Lee Marvin’s performance is Oscar worthy, he never picks up his own cliches that we have seen in his other westerns. Great performance also come from Mitchell Ryan, Jeanne Moreau, and especially Jack Palance who plays Marvin’s sidekick. Renowned cinematographer William A. Fraker takes the director’s chair here and comes out with a big win keeping everything in control. Monte Walsh is a high class, elegant character study filled with powerhouse performances.
2. The Big Sky (1952)
Howard Hawks is one of the greatest western filmmakers of all time. Mainly represent in the genre by two entries, Rio Bravo & Red River. The Big Sky is undoubtedly his most overlooked western and possibly his most underrated film throughout his whole catalog. The film follows Kirk Douglas as Jim Deakins, a fur trapper as he makes his way through Missouri in the 1800s’. His team is trying to reach a village on the other side of the Yellowstone River to trade goods and this is when it turns into a man vs. nature tale.
To say The Big Sky is excellent is an understatement. It feels completely different than any westerns of the time for a few reasons, possibly due to the screenplay that doesn’t fall to the typical western conventions, it is a different struggle than the majority of westerns of the time, and a different setting. Subconsciously at the very least, films like Jeremiah Johnson and The Revenant must have pulled some of their inspiration from The Big Sky. Kirk Douglas hits a grand slam here playing the fearless and tenacious leader that we will see echo in his performance in Spartacus years later. The film has not been regarded as the masterpiece that it should be, but The Big Sky is a prime candidate for film rediscovery and one that could truly gain a huge fanbase with a remaster and release from a boutique dvd label.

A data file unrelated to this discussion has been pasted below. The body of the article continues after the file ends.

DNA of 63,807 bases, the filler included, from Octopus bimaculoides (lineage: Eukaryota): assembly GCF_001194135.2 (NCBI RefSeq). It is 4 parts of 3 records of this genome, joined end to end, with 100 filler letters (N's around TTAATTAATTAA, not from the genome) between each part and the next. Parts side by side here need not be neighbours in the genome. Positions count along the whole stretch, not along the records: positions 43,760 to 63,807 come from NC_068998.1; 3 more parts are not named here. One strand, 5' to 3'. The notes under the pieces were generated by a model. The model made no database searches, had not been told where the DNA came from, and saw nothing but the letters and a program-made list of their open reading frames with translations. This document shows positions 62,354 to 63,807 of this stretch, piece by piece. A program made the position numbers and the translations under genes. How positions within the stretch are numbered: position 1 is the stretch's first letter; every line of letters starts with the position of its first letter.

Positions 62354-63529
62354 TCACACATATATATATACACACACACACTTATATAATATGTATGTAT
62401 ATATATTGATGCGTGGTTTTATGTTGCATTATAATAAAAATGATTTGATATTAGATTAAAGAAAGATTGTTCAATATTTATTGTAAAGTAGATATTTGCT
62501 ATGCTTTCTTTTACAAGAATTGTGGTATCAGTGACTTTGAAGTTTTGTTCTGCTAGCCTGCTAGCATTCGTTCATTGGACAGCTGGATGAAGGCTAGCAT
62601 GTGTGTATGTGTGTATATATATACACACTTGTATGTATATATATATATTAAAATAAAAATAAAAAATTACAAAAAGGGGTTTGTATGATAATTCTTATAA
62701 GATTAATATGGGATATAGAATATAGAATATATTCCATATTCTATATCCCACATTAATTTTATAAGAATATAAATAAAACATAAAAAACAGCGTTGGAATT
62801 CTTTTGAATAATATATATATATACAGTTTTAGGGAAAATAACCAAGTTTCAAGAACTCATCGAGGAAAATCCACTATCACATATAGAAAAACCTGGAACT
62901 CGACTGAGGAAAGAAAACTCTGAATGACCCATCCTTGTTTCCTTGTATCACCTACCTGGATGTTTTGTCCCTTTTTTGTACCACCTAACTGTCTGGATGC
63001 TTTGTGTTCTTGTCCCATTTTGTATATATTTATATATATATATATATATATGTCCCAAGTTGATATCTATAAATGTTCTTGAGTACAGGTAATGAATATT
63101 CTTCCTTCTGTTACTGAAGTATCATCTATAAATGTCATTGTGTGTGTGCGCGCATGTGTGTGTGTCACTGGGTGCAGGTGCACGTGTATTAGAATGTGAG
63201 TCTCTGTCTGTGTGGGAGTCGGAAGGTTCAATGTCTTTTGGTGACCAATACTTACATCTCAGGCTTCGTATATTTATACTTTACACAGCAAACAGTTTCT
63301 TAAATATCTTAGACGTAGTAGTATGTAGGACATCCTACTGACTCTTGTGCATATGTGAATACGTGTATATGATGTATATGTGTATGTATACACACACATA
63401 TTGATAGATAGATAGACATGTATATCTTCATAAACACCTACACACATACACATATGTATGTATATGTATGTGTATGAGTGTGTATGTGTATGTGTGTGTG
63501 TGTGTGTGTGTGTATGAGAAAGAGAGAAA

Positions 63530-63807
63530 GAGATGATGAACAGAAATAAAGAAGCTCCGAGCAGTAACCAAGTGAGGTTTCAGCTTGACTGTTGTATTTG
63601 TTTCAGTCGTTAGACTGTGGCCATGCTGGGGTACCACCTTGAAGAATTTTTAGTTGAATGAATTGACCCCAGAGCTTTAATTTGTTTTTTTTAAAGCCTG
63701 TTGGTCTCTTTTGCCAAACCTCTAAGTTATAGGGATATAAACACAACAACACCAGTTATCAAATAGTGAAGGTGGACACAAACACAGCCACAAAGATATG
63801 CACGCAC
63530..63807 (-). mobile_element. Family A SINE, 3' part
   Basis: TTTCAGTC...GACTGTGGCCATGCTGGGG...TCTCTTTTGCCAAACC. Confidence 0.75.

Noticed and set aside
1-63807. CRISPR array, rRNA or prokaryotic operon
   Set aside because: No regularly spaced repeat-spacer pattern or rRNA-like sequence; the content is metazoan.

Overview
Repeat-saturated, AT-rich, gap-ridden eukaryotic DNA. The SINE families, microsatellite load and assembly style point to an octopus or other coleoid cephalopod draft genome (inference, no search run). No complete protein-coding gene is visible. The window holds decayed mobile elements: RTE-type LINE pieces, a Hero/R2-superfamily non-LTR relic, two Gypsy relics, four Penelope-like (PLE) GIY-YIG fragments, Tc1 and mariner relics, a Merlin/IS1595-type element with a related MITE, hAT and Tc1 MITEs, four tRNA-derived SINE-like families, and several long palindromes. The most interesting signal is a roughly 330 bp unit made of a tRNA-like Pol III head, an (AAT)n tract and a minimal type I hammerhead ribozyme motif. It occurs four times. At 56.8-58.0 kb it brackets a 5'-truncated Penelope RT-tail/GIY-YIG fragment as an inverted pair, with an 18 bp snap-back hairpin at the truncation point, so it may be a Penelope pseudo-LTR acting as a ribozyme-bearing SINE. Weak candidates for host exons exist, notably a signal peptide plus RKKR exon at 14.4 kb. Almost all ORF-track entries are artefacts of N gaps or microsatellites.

1. Compañeros (1970)
Not only Sergio Corbucci’s most underrated film, one of the most underrated spaghetti westerns, and possibly one of the most underrated and underseen westerns of all time, is Compañeros. The film is a ticking time bomb of great action sequences, sharp dialogue, and joyfully cynical humor. The story of how a weapons dealer, soldier, and professor must work together to obtain a large cache of money, while a ruthless big shot criminal is thriving to destroy their plans.
The film has every aspect of what one could want from a spaghetti western, without ever feeling generic. The humor parallels For a Few Dollars More and for as much humor as their is, the film balances itself with serious themes and aggressive violence. Not nearly as well known or well regarded as Corbucci’s The Great Silence or Django, the film perfectly showcases some of the most prolific spaghetti westerns stars of the time. Specifically Franco Nero, Jack Palance,Tomás Milián, and Fernando Rey who all create these characters filled with intricacies and quirks that feel real and fresh.
Corbucci dabbles into the politics and morals of the Mexican Revolution in the same way Leone did in A Fistful of Dynamite, but here it feels less forced upon the viewer. Compañeros is a film that covers all of the bases of what a spaghetti western should be. Every scene and bit of dialogue will feed anyone who has an appetite for a fun, witty, sardonic, and vicious western.